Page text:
The Girl Who Knew Too Much

The Girl Who Knew Too Much

"Oh mother. Murders don't just happen like that here. "

Nora Davis (Leticia Roman) is a young American tourist and an avid reader of crime novels, who has an exciting first day in Rome. First, the kind man on the plane who offered her a cigarette is arrested at the airport for smuggling marijuana. Then, after her elderly host dies unexpectedly of a heart attack, she runs for help and is knocked unconscious on the Spanish Steps by a mugger. In her delirious state, Nora witnesses a woman getting stabbed to death nearby but when she awakes, no one believes her story, dismissing it as the result of too many mystery novels and a youthful imagination. When Laura (Valentina Cortese), a neighbor of Nora's late host, lets Nora stay at her apartment, things seem to return to normal – until the maid reveals that a murder really did take place, just as Nora described... ten years ago!  Did Nora experience a psychic vision of the crime? Or could it just be a delusion, brought on by the marijuana cigarette she accidentally smoked? And who is the stranger in the shabby sport coat who follows her around? With help from the handsome Doctor Marcello Bassi (John Saxon), Nora intends to untangle the mystery!

The Girl Who Knew Too Much is cited as the first giallo - the movie that started the craze for stylish Italian murder mysteries. It's also Mario Bava's last black and white movie.  Even if the title wasn't a giveaway, it's not hard to see that this film is Mario Bava's homage to Alfred Hitchcock. It borrows many of Hitchcock's favorite themes and stylistic cues, like the creative use of suspense, touches of humor to counter-balance the dark subject matter, and a director cameo. Even though the killer's motives don't really make sense and the plot is driven by an outrageous string of coincidences, this is still an enjoyable film that I recommend highly.
  • Being the first movie of its genre, The Girl Who Knew Too Much sets up quite a few precedents:  the curious amateur detective, a main character with a story that no one else believes, inept police, high body count, flirting with the paranormal, and a story that starts in the middle, expanding beyond the temporal boundaries of the film, just to name a few.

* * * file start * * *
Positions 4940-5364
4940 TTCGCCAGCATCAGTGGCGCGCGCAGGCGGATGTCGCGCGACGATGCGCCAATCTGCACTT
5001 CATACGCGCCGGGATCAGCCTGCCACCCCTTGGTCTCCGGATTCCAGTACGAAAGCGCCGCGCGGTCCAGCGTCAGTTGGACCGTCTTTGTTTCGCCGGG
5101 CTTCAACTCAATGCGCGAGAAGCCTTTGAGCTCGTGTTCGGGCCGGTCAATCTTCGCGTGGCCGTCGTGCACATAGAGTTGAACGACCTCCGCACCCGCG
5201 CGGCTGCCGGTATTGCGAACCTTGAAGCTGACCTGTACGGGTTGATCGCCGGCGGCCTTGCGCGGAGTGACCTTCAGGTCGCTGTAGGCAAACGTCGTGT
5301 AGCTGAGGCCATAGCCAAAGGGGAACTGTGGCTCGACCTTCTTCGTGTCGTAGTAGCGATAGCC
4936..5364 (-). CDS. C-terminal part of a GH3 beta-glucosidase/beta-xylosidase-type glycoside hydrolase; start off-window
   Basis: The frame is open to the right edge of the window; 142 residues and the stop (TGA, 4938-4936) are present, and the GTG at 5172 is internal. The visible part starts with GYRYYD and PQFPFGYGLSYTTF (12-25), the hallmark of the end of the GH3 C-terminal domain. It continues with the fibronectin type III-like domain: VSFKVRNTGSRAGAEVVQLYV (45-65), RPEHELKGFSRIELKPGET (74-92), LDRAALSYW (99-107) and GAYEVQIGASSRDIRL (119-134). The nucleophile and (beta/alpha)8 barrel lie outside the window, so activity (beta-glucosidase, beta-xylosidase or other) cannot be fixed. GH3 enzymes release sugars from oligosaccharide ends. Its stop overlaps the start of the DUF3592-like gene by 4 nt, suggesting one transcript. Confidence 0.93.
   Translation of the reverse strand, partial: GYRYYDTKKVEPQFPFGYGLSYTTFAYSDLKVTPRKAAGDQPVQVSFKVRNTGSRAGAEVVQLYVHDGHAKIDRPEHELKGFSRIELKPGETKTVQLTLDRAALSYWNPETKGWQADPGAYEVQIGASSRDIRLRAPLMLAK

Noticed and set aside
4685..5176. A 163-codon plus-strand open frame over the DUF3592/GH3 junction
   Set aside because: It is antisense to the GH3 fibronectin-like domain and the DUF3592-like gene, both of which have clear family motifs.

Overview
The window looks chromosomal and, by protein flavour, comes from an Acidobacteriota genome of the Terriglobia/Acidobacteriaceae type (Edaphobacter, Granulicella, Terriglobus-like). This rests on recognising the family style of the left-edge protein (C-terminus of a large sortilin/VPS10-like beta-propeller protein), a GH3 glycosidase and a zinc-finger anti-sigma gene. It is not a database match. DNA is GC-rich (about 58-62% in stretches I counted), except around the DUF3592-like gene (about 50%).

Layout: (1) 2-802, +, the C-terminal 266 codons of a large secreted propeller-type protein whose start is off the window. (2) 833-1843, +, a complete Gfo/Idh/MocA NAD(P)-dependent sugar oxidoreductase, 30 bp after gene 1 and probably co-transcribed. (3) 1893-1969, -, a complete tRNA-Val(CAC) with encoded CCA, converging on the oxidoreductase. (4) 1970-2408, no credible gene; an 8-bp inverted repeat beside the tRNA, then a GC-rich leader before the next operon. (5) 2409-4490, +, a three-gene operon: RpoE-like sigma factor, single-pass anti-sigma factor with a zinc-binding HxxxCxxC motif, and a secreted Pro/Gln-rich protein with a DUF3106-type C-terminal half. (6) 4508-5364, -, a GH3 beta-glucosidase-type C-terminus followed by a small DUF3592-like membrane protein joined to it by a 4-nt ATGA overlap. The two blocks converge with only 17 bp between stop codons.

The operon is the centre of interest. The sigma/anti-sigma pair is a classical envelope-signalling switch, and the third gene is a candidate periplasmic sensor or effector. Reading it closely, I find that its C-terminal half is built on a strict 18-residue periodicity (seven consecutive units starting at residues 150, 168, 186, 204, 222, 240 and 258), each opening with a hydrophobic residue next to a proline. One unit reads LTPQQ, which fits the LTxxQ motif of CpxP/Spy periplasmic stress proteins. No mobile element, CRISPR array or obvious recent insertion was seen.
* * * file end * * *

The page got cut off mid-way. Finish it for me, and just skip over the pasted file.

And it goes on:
• Bava mixes genres beautifully in this film, bringing elements of romantic comedy to his crime thriller. It's a shame that more giallo film makers didn't emulate this.
  • There are famous stories about how John Saxon and Mario Bava didn't get along during production of The Girl Who Knew Too Much. I met John Saxon once at a horror movie convention and, while he was charming and friendly and happily autographed my DVD, he evaded all my questions about the film.
  • One of my favorite moments is at the end, when we see rays of light beaming through two bullet holes in a door. It's a dramatic effect that's been copied in countless movies.
  • Dante DiPaolo, who plays the reporter, Landini, was married late in life to Rosemary Clooney. This makes him stepfather to Miguel Ferrer, stepfather-in-law to Debbie Boone, brother-in-law to Nick Clooney, and uncle to George Clooney.
What the Hell am I Watching?

The Girl Who Knew Too Much is really the story of a young murder mystery novel-loving woman who discovers that she's the main character in a murder mystery. It's meta and self-referential before that was even a thing. Basically, it's the Scream of the 1960's.

Fashion Moment

Nora is looking FIERCE in this python-skin trench coat.

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